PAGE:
Image Sources:

Image One Source - 1st Battalion, Irish Guards fill their webbing with their 150 rounds of ammunition and prepare to leave Wellington Barracks, Westminster on, 6th August 1914. The Battalion arrived in France as part of the British Expeditionary Force on 13th August 1914. (IWM)

Image Three Source - The 1st Life Guards prepare to leave Hyde Park Barracks and head to war, on 15th August 1914 (IWM)

Image Four Source - A dismounted cavalry draft of the 1st Life Guards (IWM)

Image Two Source - Reservists of the Grenadier Guards re-enlisting on the outbreak of War, queue for a medical inspection at Wellington Barracks, Chelsea, London. Picture by Mrs Broom, dated as 5th August 1914. (IWM)

Image Five Source - A mounted cavalry draft of the 1st Life Guards with Captain Gerrard Leigh in the foreground (IWM)

Image Six Source - The Harrogate Territorials marching to the station en route to York on 5th August, 1914

Image Seven Source - Men of The 1st Battalion, Monmouthshire Regiment march down Stow Hill Newport on being mobilised at the outbreak of War

Image Eight Source - British Infantry at Birmingham New Street Station

Image Nine Source - King George taking the salute of the 2nd Battalion, Grenadier Guards as they passed Buckingham Palace returning from a route march in August 1914

Image Ten Source - Crowds watch as troops of the Queen’s Royal Regiment board a train at Dorking station, 5th August 1914

Sources:

1914: Fight the Good Fight, A. Mallinson, (2013)

Tommy, R. Holmes, (2004)

Britain & Her Army, C. Barnett, (1970)

The Making of the British Army, A. Mallinson, (2009)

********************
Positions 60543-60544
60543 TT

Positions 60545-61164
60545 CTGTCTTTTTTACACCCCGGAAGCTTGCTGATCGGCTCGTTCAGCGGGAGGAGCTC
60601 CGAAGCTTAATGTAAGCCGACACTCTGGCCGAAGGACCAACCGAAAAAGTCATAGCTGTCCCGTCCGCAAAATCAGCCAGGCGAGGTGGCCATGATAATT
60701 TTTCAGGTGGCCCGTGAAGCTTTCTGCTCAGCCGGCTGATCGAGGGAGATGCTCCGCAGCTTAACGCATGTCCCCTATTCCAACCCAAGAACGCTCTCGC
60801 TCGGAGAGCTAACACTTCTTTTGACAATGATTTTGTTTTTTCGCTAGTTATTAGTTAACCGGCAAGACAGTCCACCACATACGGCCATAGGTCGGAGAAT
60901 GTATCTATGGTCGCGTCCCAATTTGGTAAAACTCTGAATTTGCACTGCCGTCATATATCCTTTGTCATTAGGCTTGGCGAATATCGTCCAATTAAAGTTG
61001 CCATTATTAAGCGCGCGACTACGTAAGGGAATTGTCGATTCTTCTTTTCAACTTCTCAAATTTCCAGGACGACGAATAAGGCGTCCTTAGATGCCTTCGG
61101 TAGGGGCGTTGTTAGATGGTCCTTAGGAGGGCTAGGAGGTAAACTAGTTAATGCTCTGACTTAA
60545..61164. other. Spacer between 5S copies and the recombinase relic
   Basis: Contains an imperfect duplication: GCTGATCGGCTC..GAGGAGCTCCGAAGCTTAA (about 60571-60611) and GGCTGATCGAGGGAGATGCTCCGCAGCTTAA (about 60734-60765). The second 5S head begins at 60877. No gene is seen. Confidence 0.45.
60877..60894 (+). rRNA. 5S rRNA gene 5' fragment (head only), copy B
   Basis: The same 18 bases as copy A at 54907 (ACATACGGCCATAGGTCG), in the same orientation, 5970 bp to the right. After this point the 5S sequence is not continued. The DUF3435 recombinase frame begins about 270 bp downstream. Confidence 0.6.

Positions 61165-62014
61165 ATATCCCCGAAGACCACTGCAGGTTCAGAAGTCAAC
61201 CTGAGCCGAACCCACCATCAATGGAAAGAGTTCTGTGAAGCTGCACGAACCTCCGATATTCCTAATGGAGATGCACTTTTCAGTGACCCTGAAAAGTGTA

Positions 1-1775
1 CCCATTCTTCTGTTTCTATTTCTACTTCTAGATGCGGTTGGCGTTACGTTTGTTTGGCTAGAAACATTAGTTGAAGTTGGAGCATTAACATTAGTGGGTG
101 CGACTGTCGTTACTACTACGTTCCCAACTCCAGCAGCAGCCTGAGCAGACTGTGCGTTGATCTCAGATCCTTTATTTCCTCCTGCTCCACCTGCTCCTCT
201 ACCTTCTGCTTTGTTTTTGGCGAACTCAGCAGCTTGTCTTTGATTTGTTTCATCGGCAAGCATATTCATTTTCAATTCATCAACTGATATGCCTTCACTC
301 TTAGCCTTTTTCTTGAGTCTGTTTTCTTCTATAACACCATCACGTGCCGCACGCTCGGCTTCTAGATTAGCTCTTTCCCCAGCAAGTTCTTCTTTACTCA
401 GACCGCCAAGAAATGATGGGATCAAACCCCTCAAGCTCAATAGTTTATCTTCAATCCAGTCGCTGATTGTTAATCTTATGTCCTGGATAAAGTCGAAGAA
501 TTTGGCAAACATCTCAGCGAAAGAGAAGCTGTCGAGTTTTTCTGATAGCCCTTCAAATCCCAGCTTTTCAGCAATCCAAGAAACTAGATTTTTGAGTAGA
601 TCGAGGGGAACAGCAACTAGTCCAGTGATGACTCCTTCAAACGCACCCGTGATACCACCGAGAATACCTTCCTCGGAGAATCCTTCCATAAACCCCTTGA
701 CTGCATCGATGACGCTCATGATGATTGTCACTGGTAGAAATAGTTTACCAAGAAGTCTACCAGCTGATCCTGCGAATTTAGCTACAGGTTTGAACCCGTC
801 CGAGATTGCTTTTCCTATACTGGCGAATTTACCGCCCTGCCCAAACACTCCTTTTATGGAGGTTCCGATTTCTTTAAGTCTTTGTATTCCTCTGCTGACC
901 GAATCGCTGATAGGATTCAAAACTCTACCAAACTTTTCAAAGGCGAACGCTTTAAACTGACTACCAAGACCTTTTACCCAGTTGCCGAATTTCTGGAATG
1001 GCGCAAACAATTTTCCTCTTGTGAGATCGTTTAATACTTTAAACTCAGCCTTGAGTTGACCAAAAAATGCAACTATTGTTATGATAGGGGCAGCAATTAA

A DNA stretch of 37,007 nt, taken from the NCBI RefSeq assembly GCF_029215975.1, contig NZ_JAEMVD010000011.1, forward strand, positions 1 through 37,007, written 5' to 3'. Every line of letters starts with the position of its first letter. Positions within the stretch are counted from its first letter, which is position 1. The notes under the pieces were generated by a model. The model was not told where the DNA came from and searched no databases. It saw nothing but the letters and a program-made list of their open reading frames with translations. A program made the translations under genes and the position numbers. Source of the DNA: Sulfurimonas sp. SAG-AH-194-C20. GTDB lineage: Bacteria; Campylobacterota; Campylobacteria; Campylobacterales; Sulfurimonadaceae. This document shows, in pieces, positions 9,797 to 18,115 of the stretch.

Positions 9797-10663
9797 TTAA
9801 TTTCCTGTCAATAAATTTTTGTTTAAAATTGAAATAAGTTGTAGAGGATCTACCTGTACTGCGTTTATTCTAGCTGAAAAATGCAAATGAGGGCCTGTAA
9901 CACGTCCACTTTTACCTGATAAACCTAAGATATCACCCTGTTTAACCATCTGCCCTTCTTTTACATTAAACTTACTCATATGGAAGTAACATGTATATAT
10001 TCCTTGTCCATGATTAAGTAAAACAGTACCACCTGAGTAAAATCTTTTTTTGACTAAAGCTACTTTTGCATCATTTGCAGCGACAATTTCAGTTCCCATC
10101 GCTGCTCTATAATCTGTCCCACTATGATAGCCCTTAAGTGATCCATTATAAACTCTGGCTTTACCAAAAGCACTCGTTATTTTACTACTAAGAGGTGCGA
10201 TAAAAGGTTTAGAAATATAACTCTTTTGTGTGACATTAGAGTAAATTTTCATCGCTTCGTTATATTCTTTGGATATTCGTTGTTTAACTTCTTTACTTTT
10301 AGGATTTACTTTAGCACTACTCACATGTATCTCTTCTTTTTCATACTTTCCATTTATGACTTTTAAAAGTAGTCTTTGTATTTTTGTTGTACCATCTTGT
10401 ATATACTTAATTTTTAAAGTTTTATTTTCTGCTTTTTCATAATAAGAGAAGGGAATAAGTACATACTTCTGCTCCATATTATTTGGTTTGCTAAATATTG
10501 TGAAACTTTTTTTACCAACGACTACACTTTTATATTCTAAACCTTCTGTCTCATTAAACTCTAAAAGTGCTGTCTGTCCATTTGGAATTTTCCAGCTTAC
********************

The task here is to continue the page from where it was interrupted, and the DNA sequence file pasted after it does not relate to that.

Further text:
The Old Contemptibles: The British Expeditionary Force, 1914, R. Neillands, (2004)

Aug 14 '14

historicalfirearms:

1914: Europe Mobilises

By the first week in August the political back and forths between Europe’s great powers were coming to an end, as their armies began to mobilise.  By the end of 1914, over 70 million men from 20 countries would be mobilised in the largest conflict had ever seen.

Germany had begun a general mobilisation on 1st August with just under 2 million regulars and reservists called up and moving to staging and transit posts.  The following day 2,150 trains, some of them up to 54 carriages long were moving troops west. The German Grosser-Generalstab (general staff) had organised the requisition of 30,000 locomotives and over 900,000 goods wagons and carriages for the Westfaumarsch - the great wheeling manoeuvre of the Schlieffen Plan’s invasion of France through Belgium.  While the men knew who their country’s enemies were many of them didn’t know if they would be heading east or west.  As it turned out four fifths of them headed west across the Rhine towards the Belgian and Luxembourg borders.